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Inbound and Outbound Marketing: Choose Fusion Over Fission

Ben Tepfer
Jan 13th, 2015
  • Estimated reading time: 3 min read
  • Hummy's
    Highlights

    1Inbound and outbound marketing shouldn't be separated. 2When leads come from outbound, inbound responds. 3In a unified team, "data must be accessible to all."
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Marketing Misc.

Arrows.

Some things do just nat­u­rally go together: PB&J, socks and shoes, yin and yang. It’s true of inbound and out­bound mar­ket­ing as well. The terms inbound and out­bound dis­tin­guish mes­sages that go out into the world to find consumers—direct mail and web­site ban­ners, for instance—and mar­ket­ing that instead pulls cus­tomers in through meth­ods such as blogs, pod­casts, and social media. Although it’s help­ful to under­stand the dif­fer­ence between inbound and out­bound mar­ket­ing, their dis­tinc­tions are less impor­tant than how they con­nect. Like peanut but­ter and jelly, it’s togeth­er­ness that ele­vates result, some­thing missed in many companies.

Com­pa­nies often sep­a­rate out­bound and inbound mar­ket­ing efforts, using dif­fer­ent teams, tools, and data. That’s a mis­take. Tak­ing the iso­la­tion­ist approach means cus­tomer data isn’t shared across teams. With­out infor­ma­tion, a mar­keter can’t cre­ate great expe­ri­ences for each cus­tomer, and cre­at­ing great expe­ri­ences is vital in today’s clut­tered mar­ket­ing landscape.

Other com­pa­nies, mean­while, turn out­bound and inbound mar­ket­ing into an either/or choice, using one or the other exclu­sively. But that’s like tak­ing all the black pieces off the checker­board. If you want to say, “King me!” you’ve got to first prop­erly set up the game.

Prop­erly set­ting up inbound and out­bound mar­ket­ing means com­mit­ting to both, and then unit­ing them. Sep­a­rate teams should become one. Data must be acces­si­ble to all. Soft­ware should sup­port both inbound and out­bound efforts. With teams, tools, and data brought together, mar­keters can revi­tal­ize goals and tac­tics. Exe­cu­tion gains sophis­ti­ca­tion because bet­ter infor­ma­tion means bet­ter tim­ing, tar­get­ing, and mes­sage rel­e­vance. Inbound and out­bound mar­ket­ing work­ing as one cre­ates oppor­tu­ni­ties to build great rela­tion­ships and experiences.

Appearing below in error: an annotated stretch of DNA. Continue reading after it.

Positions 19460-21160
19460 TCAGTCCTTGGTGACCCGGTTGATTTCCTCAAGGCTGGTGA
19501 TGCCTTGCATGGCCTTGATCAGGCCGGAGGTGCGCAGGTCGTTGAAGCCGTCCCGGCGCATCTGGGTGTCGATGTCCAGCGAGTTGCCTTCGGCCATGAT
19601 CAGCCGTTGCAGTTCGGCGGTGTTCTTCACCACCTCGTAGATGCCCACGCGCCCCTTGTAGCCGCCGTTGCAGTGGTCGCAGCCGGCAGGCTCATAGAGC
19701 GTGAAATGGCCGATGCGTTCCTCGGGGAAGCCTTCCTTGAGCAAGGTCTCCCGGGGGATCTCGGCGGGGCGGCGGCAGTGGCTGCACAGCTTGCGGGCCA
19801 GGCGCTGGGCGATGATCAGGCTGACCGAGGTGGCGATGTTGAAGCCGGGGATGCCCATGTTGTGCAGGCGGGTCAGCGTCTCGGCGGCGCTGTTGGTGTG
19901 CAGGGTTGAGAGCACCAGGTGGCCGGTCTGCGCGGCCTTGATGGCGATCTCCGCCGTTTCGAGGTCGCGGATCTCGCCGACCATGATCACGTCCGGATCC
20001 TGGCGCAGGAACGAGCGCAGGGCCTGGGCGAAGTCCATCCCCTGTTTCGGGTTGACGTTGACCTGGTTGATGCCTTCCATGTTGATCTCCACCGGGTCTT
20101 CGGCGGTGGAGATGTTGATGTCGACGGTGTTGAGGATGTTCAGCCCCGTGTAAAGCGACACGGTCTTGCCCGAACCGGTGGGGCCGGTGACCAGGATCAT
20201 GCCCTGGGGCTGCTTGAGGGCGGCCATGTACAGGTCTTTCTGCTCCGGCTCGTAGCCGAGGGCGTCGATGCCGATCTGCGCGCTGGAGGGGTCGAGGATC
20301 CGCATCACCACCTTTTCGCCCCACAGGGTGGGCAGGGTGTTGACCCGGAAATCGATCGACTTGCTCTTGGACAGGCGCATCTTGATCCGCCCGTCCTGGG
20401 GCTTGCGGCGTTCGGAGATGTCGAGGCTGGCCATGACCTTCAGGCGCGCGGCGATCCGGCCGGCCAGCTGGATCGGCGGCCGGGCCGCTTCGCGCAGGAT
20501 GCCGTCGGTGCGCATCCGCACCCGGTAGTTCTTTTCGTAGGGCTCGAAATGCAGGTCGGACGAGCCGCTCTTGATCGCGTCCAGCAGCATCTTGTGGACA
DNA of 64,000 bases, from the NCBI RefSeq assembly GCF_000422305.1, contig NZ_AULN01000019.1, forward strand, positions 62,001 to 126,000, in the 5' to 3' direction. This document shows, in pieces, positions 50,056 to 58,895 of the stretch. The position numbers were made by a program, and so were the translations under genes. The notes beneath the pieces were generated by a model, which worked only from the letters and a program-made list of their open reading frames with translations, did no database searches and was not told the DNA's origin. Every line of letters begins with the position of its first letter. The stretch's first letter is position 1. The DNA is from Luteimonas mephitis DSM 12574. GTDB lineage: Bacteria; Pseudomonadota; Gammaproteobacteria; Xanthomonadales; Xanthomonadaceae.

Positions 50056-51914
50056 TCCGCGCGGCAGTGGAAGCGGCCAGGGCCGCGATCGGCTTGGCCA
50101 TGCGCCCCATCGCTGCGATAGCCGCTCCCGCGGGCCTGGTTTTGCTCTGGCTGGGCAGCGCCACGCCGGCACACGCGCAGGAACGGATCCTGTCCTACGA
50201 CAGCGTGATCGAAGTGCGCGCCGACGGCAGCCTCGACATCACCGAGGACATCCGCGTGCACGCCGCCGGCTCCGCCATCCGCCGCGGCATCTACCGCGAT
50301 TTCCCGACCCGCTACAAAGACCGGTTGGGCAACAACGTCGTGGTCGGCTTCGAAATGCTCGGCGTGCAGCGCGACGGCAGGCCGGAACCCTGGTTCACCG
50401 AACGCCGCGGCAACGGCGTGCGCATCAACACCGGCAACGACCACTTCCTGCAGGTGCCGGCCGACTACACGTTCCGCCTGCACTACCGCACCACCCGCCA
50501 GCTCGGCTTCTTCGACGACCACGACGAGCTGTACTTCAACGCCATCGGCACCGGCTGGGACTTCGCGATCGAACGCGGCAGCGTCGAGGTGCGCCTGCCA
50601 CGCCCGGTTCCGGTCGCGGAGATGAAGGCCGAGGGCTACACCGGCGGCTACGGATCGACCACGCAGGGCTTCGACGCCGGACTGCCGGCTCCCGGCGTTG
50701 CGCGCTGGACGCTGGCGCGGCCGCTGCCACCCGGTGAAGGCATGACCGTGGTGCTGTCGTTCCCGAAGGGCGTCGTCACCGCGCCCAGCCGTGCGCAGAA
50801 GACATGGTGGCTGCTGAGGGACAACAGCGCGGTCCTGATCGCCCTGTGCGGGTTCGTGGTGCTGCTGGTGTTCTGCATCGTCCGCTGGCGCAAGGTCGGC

For instance, out­bound mar­ket­ing can con­nect with poten­tial cus­tomers through email and direct mail. When inter­ested cus­tomers then seek out your brand, inbound mar­ket­ing deliv­ers rel­e­vant con­tent that your new con­nec­tions specif­i­cally want to receive. Giv­ing con­sumers what they want through this outbound–inbound sym­bio­sis ben­e­fits poten­tial cus­tomers and starts a rela­tion­ship that, in time, can mature into sales.

Once cus­tomers are involved with a com­pany through inbound mar­ket­ing, per­haps hap­pily and reg­u­larly read­ing life-enhancing blog posts—say, the best drinks to pair with the best eats—once involved, cus­tomers might appre­ci­ate well-timed and rel­e­vant out­bound mar­ket­ing mes­sages. A Web-based offer on those best drinks, for instance, gives cus­tomers a chance to explore what they’ve read about. Quench­ing a consumer’s thirst to try some­thing new and excit­ing this way cre­ates mean­ing­ful inter­ac­tions and real rela­tion­ships, trust and loy­alty blos­som­ing thanks to the inbound–outbound fusion. Like hydro­gen and oxy­gen, it’s two ele­ments together that make it rain.

This article was written by Ben Tepfer and published on Adobe’s digital marketing blog.

Ben Tepfer is a product marketing manager for Adobe Campaign. In this role, Tepfer spends most of his time in the field talking with industry leaders, customers and prospects to understand their marketing challenges in an effort to build a market-ready product.

Adobe is the global leader in digital marketing and digital media solutions.